Air temperatures

Air temperatur picture, frosen face. Photo: Norwegian Polar Institute

Meteorological condition 2013
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Air temperature data from the NOMADS (NOAA Operational Model Archive Distribution System website were averaged over the western (70–76°N, 15–35°E) and eastern (69–77°N, 35–55°E) Barents Sea. During 2012, positive air temperature anomalies prevailed in the Barents Sea, with the largest values (4–7°C) in the eastern part of the sea from January to April (Figure 4.2.2).

 Figure 4.2.2. Air temperature anomalies over the western (upper) and eastern (lower) Barents Sea during 1985–2013 (Anon., 2013).Figure 4.2.2. Air temperature anomalies over the western (upper) and eastern (lower) Barents Sea during 1985–2013 (Anon., 2013).

Table 4.2.1 summarizes air temperature anomalies at meteorological stations located in western and southern areas of the Barents Sea (Svalbard airport, Bear Island, Tromsø, Vardø, Murmansk and Kanin Nos) from late 2012 through 2013. During this period, air temperatures over the region were generally warmer than normal in early winter and summer with the largest positive anomalies (>3.0°C) occurring at Svalbard airport during January and Murmansk and Kanin Nos during May through August.  During March (late winter), temperatures were generally lower than normal, with the largest negative anomaly (–5.5°C) was observed in Kanin Nos. Mean annual air temperatures for 2013 were warmer than average by 0.7–1.9°C; comparable air temperatures for 2012 were 1.1–2.4°C warmer than average. Stations in the western Barents Sea (at Tromsø, Svalbard, and Bear Island) had the smallest annual anomalies (+0.7 to +0.8°C).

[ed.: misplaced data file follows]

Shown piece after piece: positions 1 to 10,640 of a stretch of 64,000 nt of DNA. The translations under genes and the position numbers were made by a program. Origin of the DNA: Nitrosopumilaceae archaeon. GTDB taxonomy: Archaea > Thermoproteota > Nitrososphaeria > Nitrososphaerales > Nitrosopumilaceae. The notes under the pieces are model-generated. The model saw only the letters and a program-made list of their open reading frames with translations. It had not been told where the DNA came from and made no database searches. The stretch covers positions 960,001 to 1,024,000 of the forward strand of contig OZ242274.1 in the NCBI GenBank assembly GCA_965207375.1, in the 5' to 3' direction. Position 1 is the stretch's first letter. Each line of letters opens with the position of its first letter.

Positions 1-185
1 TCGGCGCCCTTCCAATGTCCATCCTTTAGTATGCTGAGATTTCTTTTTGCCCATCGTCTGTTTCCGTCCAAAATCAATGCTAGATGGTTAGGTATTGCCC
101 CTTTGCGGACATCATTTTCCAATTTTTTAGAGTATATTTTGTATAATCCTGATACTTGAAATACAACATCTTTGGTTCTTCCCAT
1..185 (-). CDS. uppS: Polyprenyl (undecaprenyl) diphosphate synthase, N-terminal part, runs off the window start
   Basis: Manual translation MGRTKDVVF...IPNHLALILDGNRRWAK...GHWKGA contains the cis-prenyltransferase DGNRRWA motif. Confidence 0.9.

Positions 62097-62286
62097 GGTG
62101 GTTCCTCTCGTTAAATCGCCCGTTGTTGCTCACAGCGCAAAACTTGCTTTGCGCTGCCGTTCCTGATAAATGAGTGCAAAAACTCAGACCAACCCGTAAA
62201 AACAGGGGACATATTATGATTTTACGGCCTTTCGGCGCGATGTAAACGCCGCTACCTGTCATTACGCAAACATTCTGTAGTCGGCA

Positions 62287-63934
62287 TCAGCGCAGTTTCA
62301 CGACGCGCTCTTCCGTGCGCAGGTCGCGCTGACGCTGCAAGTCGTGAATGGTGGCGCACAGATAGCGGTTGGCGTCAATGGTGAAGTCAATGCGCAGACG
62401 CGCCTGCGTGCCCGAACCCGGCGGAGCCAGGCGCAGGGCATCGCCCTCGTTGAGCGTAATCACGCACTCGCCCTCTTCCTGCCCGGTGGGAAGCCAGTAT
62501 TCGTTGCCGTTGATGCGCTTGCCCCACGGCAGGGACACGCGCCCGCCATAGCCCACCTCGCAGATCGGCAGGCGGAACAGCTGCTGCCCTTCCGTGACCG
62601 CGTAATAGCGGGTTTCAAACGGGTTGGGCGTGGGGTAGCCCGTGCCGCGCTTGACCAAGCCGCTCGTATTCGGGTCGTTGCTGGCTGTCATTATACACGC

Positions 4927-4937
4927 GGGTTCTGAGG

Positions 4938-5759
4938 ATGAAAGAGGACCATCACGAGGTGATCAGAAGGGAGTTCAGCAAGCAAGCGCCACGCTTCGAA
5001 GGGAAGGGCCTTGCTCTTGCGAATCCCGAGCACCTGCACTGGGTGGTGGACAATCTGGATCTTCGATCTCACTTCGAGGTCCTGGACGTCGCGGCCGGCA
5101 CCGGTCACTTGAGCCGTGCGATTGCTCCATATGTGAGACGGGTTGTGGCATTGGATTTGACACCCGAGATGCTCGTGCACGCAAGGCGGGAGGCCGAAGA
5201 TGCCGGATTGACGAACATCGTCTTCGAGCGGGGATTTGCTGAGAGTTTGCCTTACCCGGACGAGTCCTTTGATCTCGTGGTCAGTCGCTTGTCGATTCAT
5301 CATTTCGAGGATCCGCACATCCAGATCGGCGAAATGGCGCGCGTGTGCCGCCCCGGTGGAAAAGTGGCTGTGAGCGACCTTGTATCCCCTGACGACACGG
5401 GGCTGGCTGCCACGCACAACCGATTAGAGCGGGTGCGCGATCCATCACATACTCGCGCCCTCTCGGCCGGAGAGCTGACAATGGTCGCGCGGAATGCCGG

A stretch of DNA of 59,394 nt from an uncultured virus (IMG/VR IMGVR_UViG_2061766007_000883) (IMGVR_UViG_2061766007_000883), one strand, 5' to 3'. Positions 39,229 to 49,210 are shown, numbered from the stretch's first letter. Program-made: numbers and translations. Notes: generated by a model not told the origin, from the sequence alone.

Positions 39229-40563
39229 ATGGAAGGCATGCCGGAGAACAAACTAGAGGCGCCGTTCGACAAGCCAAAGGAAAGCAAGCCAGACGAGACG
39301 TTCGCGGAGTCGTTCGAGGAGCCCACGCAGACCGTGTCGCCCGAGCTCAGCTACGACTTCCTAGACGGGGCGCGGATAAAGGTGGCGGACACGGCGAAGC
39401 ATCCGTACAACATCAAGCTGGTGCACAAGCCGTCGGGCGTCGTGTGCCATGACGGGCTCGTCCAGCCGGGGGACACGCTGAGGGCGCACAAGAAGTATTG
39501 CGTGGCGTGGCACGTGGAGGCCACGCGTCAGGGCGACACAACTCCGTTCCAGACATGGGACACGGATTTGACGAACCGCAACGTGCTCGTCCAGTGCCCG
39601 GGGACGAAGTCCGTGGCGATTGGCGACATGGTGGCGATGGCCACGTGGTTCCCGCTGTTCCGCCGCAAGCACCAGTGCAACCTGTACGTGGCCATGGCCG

Table 4.2.1. Monthly mean air temperature anomalies at weather stations located in the Barents Sea between December 2012 and December 2013, the yearly mean anomalies in 2013, maximum anomalies, and years when they were observed. Anomalies were calculated relative to the period 1981–2010.